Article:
Expedia Study Reveals Most Aggravating Hotel Guests

W Retreat & Spa Maldives

Maldives.net.mv – Expedia has released the results of the inaugural Expedia 2015 Hotel Etiquette Study, which asked travelers to rank the frustrating, sneaky, sometimes quirky behavior exhibited by their fellow hotel guests. The study was commissioned by Expedia and conducted by GfK, an independent global market research company.

By a slight margin, “Inattentive Parents” – parents who let their kids run wild – are the most aggravating hotel guests, having been called out by 67%  and 64% is frustrated by “Hallway Hellraisers,” while 54% complained about “The Complainers,” or guests who berate hotel staff over minor inconveniences.

The full list of hotel etiquette violations, from most to least annoying, follows:

  1. Inattentive Parents – 67%
  2. The Hallway Hellraisers – 64%
  3. The Complainers – 54%
  4. The In-Room Revelers (noisemakers nearby) – 52%
  5. The Bickerers – 26%
  6. The Poolside Partiers – 22%
  7. The Loudly Amorous (indiscreet lovemakers) – 21%
  8. The Hot Tub Canoodlers (amorous couples in a public hot tub) – 20%
  9. The Business Bar Boozer (sloshed business travelers) – 12%
  10. The Elevator Chatterbox – 6%

“While etiquette violations differ, they tend to come down to the same behavior: whether or not guests respect the strangers in close proximity to them,” said John Morrey, vice president and general manager, Expedia.com. “The same is true for flying, or for driving. A modicum of consideration for your fellow travelers can go a very long way and may ultimately enhance your overall travel experience.”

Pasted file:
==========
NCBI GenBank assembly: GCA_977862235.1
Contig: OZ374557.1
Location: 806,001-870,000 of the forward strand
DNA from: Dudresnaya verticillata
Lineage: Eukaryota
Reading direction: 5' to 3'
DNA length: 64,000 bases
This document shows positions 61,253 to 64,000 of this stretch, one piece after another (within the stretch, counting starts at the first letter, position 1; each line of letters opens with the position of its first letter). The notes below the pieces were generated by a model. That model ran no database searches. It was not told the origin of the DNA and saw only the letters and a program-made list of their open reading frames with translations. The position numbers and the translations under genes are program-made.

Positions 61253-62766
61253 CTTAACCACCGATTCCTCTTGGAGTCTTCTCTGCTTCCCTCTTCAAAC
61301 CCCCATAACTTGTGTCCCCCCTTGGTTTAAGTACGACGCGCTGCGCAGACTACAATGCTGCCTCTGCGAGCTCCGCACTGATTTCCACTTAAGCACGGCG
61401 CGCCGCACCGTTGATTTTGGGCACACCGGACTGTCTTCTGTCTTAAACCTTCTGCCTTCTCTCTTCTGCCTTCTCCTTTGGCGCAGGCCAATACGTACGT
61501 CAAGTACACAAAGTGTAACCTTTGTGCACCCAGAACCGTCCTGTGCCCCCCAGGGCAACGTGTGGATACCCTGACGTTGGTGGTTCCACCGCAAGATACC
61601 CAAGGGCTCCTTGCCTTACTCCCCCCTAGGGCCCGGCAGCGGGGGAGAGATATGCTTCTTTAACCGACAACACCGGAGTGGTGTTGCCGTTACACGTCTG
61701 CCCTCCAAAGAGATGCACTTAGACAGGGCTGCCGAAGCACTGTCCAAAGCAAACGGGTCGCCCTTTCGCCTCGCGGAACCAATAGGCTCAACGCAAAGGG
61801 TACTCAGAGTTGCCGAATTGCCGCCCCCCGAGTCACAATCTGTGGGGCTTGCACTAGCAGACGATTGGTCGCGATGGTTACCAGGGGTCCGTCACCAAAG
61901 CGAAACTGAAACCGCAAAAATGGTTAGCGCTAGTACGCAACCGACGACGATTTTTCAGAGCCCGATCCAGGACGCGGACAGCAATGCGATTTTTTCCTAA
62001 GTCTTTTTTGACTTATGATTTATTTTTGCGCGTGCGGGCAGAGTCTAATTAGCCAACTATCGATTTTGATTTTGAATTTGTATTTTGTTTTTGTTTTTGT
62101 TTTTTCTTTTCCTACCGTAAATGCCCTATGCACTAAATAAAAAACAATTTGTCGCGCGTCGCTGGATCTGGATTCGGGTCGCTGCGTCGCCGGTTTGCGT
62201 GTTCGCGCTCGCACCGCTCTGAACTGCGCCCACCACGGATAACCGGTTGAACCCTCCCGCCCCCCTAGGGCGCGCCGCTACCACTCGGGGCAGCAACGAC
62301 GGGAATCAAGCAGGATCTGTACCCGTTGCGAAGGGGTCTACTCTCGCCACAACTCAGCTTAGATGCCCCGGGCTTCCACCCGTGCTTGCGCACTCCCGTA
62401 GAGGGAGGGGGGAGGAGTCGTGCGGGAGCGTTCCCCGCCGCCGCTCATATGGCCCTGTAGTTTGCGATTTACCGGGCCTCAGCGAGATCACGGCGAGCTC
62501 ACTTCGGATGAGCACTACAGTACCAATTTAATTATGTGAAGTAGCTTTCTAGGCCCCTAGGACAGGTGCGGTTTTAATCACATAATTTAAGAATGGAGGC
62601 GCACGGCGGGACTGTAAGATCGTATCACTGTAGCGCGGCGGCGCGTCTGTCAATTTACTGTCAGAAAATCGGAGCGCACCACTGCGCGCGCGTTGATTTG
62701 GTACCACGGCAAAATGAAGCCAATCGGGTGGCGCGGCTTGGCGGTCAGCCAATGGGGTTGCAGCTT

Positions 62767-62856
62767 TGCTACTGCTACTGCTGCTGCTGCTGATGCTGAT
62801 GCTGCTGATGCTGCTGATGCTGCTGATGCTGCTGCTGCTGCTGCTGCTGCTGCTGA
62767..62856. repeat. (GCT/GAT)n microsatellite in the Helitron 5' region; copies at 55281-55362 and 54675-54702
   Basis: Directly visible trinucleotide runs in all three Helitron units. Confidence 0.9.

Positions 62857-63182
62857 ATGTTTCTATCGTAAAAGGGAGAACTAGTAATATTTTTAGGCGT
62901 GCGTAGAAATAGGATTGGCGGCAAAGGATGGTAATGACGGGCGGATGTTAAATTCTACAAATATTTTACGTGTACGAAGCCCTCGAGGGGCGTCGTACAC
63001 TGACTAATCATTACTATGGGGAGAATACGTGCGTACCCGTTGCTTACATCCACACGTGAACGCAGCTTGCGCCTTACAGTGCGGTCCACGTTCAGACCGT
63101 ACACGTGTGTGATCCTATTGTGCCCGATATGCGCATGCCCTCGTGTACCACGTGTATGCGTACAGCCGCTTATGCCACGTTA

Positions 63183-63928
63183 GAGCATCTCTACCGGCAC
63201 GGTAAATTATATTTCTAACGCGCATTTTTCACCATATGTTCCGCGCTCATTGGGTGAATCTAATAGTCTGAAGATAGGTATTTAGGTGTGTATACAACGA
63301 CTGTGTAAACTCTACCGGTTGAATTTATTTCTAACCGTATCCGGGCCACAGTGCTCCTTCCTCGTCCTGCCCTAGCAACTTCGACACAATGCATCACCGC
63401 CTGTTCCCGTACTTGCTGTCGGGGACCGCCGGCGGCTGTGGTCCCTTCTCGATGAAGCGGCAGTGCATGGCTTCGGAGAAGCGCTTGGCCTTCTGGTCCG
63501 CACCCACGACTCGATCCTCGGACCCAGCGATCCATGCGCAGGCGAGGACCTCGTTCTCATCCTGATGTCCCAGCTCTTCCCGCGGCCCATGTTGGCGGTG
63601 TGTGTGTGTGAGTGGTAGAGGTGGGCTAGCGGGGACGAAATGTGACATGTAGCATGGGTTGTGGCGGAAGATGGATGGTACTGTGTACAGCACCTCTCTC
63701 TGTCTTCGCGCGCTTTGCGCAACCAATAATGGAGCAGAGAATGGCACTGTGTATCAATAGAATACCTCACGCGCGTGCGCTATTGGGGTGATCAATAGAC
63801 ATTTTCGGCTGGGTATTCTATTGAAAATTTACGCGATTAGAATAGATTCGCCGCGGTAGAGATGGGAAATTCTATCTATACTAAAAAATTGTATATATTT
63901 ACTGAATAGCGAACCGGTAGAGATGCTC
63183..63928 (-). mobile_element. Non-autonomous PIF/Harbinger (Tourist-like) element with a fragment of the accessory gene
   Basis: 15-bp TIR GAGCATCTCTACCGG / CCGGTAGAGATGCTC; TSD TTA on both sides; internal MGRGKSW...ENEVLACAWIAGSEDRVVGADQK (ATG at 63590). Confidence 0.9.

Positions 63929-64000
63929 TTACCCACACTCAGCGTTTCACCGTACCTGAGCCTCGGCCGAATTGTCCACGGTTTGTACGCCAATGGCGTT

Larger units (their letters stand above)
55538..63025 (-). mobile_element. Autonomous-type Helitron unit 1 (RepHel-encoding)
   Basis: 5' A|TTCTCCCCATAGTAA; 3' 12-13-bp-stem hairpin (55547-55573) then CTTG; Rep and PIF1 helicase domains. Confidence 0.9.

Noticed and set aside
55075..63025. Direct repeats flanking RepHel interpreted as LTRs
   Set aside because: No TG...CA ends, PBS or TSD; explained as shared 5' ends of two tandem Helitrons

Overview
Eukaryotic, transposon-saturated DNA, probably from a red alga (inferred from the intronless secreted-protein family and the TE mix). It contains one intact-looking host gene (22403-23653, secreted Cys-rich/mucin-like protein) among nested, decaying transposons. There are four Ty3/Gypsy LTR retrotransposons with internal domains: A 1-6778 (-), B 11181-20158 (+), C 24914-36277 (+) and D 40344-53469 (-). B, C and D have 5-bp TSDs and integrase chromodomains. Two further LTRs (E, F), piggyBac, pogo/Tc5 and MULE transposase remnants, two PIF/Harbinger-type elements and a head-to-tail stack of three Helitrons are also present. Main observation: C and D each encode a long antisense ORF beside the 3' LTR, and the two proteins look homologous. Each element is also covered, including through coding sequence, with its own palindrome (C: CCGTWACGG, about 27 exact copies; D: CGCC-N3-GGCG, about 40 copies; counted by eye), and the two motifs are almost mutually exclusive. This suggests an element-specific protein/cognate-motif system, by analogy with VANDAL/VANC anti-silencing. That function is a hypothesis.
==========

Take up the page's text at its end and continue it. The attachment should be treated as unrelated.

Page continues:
Hidden Hotel Habits
Travelers do take discreet – and sometimes indiscreet – liberties when they stay at hotels. Among them:

  • 26% have hoarded toiletries to take home with them;
  • 9% have shoehorned multiple people into their room overnight without telling the hotel;
  • 8% have secretly taken items from their hotel room;
  • 6% sneak down to the pool first thing in the morning to “reserve” a spot by placing towels on chairs;
  • 5% have smoked in a non-smoking room; and
  • 2% have deliberately eavesdropped on guests in a neighboring room.

In addition:

  • 74% consider room service to be “a luxury,” versus 26% who consider it “a necessity”;
  • 54% use their towels multiple times for environmental reasons, at the hotel’s prompting; and
  • 6% haggle with the hotel over their room rate at check-in.
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